Homecoming for Big Guy

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As the San Diego Zoo’s Pet Desert Tortoise Hotline is wrapping up our first year of service here in southern Nevada, I am able to take a breath and reflect on the pet tortoises I have met. I feel great about all the pickups we have done to rescue pet desert tortoises in need, but there is one special tortoise that I hold closest to my heart: Big Guy.

Big Guy’s story began last spring when his custodian, Mona, called the Pet Desert Tortoise Hotline. Mona was moving to an apartment and could no longer care for him.  Big Guy had been with Mona’s family for over 25 years, so she really wanted to keep him, but she knew life in an apartment was a bad idea for a tortoise, and we here at the San Diego Zoo Desert Tortoise Conservation Center have seen the fatal results of apartment living for desert tortoises, so we were eager to pick him up and make sure he could continue to live outdoors in a burrow here (see post, Desert Tortoise: Big Guy).

We soon realized that Big Guy was a prime example of great captive care! He was the right size, weight, and color, and he showed no signs of disease or lethargy, a perfect example of what happens when you give a tortoise the proper living conditions like a burrow and native foods!  We got Big Guy settled into his new burrow, and I thought his happy story would end there …but there was an interesting twist!

Several months after Big Guy settled into his daily routine here, I received a call from a representative of Tortoise Group, the organization that operates the only federally approved desert tortoise adoption program in southern Nevada. To my surprise, the new owners of Big Guy’s former home here in Las Vegas where he resided for 15 years had learned about him from Mona during the home-buying process. When Gloria and Jerry heard Big Guy’s story, they immediately wanted to adopt him and contacted the adoption program, with Mona’s blessing, of course!

A new condo for Big Guy!

Although Gloria and Jerry wanted to bring Big Guy home, they still needed to go through the legal adoption process and learn how to care for a desert tortoise properly. Since desert tortoises can live for 80 to 100 years with the proper care, it is really important for anyone considering adoption to realize the huge commitment involved in adopting a protected animal like a desert tortoise. Desert tortoises also have very specific diet and habitat requirements, but Gloria and Jerry were definitely up to the task, and all of their time and effort paid off. After spending several months renovating Big Guy’s burrow and sprucing up the yard by adding more native plants for him to munch on, Gloria and Jerry were approved to adopt a desert tortoise. To kick off Big Guy’s homecoming, his new family invited their friends to a fabulous welcome home party.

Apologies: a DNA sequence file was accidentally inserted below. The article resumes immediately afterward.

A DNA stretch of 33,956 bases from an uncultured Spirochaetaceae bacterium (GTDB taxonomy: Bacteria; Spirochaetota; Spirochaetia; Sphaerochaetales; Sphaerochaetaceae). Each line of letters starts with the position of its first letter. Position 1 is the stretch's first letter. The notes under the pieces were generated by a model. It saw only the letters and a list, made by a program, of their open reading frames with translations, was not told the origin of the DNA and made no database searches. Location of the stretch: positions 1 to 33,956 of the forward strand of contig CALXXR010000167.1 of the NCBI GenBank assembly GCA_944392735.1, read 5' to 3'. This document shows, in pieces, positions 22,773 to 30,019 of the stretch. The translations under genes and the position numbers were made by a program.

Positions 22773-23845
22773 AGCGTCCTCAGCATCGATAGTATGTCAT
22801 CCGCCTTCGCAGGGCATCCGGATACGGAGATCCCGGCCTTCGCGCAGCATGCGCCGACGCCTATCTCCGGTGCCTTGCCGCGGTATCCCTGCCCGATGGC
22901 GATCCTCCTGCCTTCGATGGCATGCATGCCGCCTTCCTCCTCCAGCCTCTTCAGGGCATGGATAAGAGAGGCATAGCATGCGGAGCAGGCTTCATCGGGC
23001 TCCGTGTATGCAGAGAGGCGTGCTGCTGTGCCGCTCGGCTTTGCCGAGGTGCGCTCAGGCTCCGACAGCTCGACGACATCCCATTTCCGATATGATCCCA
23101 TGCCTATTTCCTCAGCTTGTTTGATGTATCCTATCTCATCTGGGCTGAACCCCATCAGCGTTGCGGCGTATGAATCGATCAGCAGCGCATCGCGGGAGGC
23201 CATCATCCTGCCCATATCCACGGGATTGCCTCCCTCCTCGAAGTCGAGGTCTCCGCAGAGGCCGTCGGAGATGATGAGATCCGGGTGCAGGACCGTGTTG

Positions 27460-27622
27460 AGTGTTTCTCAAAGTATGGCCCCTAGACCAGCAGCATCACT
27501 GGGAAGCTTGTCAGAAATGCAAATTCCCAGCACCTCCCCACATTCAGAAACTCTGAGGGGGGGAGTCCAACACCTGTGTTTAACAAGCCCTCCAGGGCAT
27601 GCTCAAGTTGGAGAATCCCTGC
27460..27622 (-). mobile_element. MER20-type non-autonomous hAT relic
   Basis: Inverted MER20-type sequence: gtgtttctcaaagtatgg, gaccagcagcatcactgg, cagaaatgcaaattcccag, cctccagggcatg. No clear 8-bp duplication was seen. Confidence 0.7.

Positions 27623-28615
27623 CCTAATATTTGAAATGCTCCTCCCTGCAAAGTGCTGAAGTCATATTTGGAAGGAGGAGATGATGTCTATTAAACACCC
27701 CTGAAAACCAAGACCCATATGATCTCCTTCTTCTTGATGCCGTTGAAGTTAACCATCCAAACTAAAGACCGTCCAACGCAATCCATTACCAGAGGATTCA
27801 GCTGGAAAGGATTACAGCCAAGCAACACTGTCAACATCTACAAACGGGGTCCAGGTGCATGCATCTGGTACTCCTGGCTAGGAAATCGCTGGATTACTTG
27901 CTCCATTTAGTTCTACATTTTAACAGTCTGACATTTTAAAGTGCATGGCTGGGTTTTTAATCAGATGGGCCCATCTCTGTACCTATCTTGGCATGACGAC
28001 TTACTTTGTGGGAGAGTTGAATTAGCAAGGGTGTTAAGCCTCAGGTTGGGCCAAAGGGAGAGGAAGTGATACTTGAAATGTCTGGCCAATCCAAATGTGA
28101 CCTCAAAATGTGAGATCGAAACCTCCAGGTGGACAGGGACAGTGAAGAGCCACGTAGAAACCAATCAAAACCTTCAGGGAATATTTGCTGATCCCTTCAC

Jerry and Gloria welcome Big Guy's return.

On the day of Big Guy’s party, I wanted to ask his new custodians a few questions about why they wanted to adopt a desert tortoise. The answer was really simple: after learning about Big Guy’s life with Mona and her family, Gloria and Jerry wanted to provide him with a good home, but they also wanted to do their part in helping a protected species. By going through the adoption process, the couple understood the long-term commitment and everything involved in caring for a desert tortoise properly. During the party, it was great to see Big Guy explore his new-and-improved surroundings, and amazingly, he headed straight to his burrow like he had never left!

Gloria sent me an update recently on Big Guy’s progress, and I’m pleased to report that he is doing well, and he went into hibernation on October 30. Prior to hibernation, Big Guy also picked up his old habit of knocking at the back door with his beak when he wanted to join the family inside—I guess some things never change!

If you want to have a desert tortoise as a pet and you live in southern Nevada, you can contact Tortoise Group for information on how to adopt one; there are no other legal means of obtaining one outside of Tortoise Group.

Lori Scott is a research associate at the San Diego Zoo Desert Tortoise Conservation Center. Read her previous post, Desert Tortoise: Not Apartment-friendly Pet.